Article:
A Ticket for Neil Gaiman’s Book Tour
Posted by Laurel Wanrow
I’m a Goodreads fan of several authors–real ones, who have book releases. Back in May I read a post by Neil Gaiman announcing he had several upcoming book tours, and there were still 100 tickets left for the Washington DC one! Thrilled, I jumped in and got a spot.
I journeyed downtown to take my place in the very long first-come-first-served line and began a wait to enter Lisner Auditorium and get my book.
If you’ve never done this, there is always more waiting than actual event, but that’s how it goes when you are famous, and you promise to sign each and every copy of The Ocean at the End of the Lane. 1500 enthusiastic readers cram your event.
It’s exciting, clearly tiring for the author who pulls it off with calm charm for days in a row –we’re his 9th stop on the England and US tour–and yet I still sigh watching him and hope that one day I may be in his shoes.
A few little fun appearances courtesy of our host Bookstore, Politics and Prose…
…and the talk begins.
Neil relays how this book is an accident. He intended to write a story for his wife, away recording new music, who he misses very much. She doesn’t really get fantasy writing, so he decides to pen a story for her about the things she does like: him, honesty and feelings. The short story morphs into a novella and then–hooray!–his first adult novel in eight years.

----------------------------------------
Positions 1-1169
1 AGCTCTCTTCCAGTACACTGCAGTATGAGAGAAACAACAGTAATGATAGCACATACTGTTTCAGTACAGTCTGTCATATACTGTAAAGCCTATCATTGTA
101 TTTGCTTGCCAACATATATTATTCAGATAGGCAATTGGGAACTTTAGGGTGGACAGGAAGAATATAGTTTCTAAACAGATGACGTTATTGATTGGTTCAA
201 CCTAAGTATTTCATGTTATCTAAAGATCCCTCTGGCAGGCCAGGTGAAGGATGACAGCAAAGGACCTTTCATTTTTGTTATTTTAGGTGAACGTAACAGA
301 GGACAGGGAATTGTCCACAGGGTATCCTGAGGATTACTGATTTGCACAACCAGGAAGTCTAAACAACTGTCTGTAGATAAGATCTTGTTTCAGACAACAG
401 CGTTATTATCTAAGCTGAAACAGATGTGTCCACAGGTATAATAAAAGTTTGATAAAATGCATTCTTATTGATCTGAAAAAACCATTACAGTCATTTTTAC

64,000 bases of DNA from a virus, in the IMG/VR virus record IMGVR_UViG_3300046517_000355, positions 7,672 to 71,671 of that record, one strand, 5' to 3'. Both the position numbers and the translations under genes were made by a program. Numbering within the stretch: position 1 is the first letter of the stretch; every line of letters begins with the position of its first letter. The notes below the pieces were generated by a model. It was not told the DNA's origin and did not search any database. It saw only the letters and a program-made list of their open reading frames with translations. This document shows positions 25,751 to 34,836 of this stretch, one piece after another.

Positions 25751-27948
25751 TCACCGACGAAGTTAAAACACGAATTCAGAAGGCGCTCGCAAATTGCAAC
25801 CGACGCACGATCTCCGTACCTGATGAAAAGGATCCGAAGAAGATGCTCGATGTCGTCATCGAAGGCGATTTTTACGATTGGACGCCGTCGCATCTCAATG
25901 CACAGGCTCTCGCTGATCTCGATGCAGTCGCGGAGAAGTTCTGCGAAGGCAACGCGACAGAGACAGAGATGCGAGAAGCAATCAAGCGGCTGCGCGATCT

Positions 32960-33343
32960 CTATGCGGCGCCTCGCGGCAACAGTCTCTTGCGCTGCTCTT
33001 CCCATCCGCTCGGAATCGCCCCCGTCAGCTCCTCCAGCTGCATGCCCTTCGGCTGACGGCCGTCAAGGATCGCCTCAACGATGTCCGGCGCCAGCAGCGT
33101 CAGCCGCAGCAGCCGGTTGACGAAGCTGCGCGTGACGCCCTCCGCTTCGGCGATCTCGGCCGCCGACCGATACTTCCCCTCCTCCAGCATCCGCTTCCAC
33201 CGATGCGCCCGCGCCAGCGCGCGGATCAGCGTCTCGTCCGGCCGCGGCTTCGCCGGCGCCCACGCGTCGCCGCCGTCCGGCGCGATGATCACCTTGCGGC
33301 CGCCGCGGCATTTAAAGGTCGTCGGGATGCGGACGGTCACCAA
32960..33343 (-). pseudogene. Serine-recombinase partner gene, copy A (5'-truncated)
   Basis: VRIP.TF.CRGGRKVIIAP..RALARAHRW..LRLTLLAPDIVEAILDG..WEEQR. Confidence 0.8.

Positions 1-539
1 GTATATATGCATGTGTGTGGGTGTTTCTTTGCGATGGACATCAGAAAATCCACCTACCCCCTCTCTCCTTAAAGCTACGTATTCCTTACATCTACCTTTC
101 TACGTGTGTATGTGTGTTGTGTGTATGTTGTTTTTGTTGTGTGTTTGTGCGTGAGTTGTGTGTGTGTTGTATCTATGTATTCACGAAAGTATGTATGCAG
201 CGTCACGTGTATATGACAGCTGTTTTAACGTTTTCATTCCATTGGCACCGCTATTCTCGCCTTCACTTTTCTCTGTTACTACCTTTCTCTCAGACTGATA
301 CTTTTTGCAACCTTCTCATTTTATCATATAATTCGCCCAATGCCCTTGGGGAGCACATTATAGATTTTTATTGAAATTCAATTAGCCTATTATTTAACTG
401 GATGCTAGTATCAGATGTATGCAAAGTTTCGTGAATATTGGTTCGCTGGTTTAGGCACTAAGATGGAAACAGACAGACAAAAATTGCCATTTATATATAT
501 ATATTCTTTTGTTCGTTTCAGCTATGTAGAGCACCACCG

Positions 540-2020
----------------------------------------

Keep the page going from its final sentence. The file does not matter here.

He writes with a fountain pen, in a notebook, completes the novel, then types it up. As he does so, each night he reads to his wife Amanda the portion he has typed that day. And he reads to us, chapter four, because he’s now bored with reading chapter one.
A few more stories, questions, and another brief reading and we are called by groups to line up for the signing.
Did I mention there are 1500 of us?
Fortunately I am in the third group, and though I’ve had great views and photos from my fourth row seat, I cannot resist snapping more before I must walk to the top of the auditorium to get in line, then down again.
Up on the stage, moving surprisingly fast, I’m finally to the table and for all of 20 seconds, I stand in front of Neil Gaiman while he signs my two allowed books.
I ask a question, which I always come up with in advance for this moment: “Do you write more than one story at a time?”
“Yes,” he answers. “Though I know I shouldn’t.”
There are no huge revelations gained over the evening, no words of wisdom that will change how or what I write. It is simply a nice event, an opportunity to mingle with other fans and be happily in awe in the presence of someone who creates incredibly great stories.